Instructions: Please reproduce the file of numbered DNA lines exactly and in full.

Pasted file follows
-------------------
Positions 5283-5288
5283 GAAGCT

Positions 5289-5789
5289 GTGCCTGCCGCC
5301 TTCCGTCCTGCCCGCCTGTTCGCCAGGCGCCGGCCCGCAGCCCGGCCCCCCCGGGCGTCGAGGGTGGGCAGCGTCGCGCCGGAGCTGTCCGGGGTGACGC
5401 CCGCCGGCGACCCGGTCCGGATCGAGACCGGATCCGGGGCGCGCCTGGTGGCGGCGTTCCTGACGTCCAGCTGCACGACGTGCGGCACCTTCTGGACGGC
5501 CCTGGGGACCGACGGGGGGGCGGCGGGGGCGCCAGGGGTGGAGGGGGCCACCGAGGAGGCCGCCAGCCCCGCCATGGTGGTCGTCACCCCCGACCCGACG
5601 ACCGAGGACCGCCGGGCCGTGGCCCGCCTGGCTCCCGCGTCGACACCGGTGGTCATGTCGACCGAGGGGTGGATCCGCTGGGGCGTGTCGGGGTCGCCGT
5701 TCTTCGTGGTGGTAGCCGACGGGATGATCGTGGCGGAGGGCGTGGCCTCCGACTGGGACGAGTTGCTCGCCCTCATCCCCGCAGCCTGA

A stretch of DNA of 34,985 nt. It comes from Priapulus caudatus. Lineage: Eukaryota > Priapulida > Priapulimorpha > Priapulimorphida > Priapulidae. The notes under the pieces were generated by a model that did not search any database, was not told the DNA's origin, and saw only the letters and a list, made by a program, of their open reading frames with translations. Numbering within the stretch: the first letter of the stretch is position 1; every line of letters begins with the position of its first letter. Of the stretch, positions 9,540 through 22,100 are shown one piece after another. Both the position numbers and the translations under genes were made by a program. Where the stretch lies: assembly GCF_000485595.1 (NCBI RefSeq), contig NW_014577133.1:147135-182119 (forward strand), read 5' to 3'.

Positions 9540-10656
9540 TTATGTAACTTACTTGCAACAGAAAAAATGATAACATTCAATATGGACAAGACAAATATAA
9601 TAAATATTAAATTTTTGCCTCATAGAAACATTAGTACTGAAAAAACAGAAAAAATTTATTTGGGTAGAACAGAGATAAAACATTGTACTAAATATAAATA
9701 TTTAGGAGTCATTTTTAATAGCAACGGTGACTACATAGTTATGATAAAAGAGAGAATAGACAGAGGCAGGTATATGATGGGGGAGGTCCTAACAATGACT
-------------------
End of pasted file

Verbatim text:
Positions 5283-5288
5283 GAAGCT

Positions 5289-5789
5289 GTGCCTGCCGCC
5301 TTCCGTCCTGCCCGCCTGTTCGCCAGGCGCCGGCCCGCAGCCCGGCCCCCCCGGGCGTCGAGGGTGGGCAGCGTCGCGCCGGAGCTGTCCGGGGTGACGC
5401 CCGCCGGCGACCCGGTCCGGATCGAGACCGGATCCGGGGCGCGCCTGGTGGCGGCGTTCCTGACGTCCAGCTGCACGACGTGCGGCACCTTCTGGACGGC
5501 CCTGGGGACCGACGGGGGGGCGGCGGGGGCGCCAGGGGTGGAGGGGGCCACCGAGGAGGCCGCCAGCCCCGCCATGGTGGTCGTCACCCCCGACCCGACG
5601 ACCGAGGACCGCCGGGCCGTGGCCCGCCTGGCTCCCGCGTCGACACCGGTGGTCATGTCGACCGAGGGGTGGATCCGCTGGGGCGTGTCGGGGTCGCCGT
5701 TCTTCGTGGTGGTAGCCGACGGGATGATCGTGGCGGAGGGCGTGGCCTCCGACTGGGACGAGTTGCTCGCCCTCATCCCCGCAGCCTGA

A stretch of DNA of 34,985 nt. It comes from Priapulus caudatus. Lineage: Eukaryota > Priapulida > Priapulimorpha > Priapulimorphida > Priapulidae. The notes under the pieces were generated by a model that did not search any database, was not told the DNA's origin, and saw only the letters and a list, made by a program, of their open reading frames with translations. Numbering within the stretch: the first letter of the stretch is position 1; every line of letters begins with the position of its first letter. Of the stretch, positions 9,540 through 22,100 are shown one piece after another. Both the position numbers and the translations under genes were made by a program. Where the stretch lies: assembly GCF_000485595.1 (NCBI RefSeq), contig NW_014577133.1:147135-182119 (forward strand), read 5' to 3'.

Positions 9540-10656
9540 TTATGTAACTTACTTGCAACAGAAAAAATGATAACATTCAATATGGACAAGACAAATATAA
9601 TAAATATTAAATTTTTGCCTCATAGAAACATTAGTACTGAAAAAACAGAAAAAATTTATTTGGGTAGAACAGAGATAAAACATTGTACTAAATATAAATA
9701 TTTAGGAGTCATTTTTAATAGCAACGGTGACTACATAGTTATGATAAAAGAGAGAATAGACAGAGGCAGGTATATGATGGGGGAGGTCCTAACAATGACT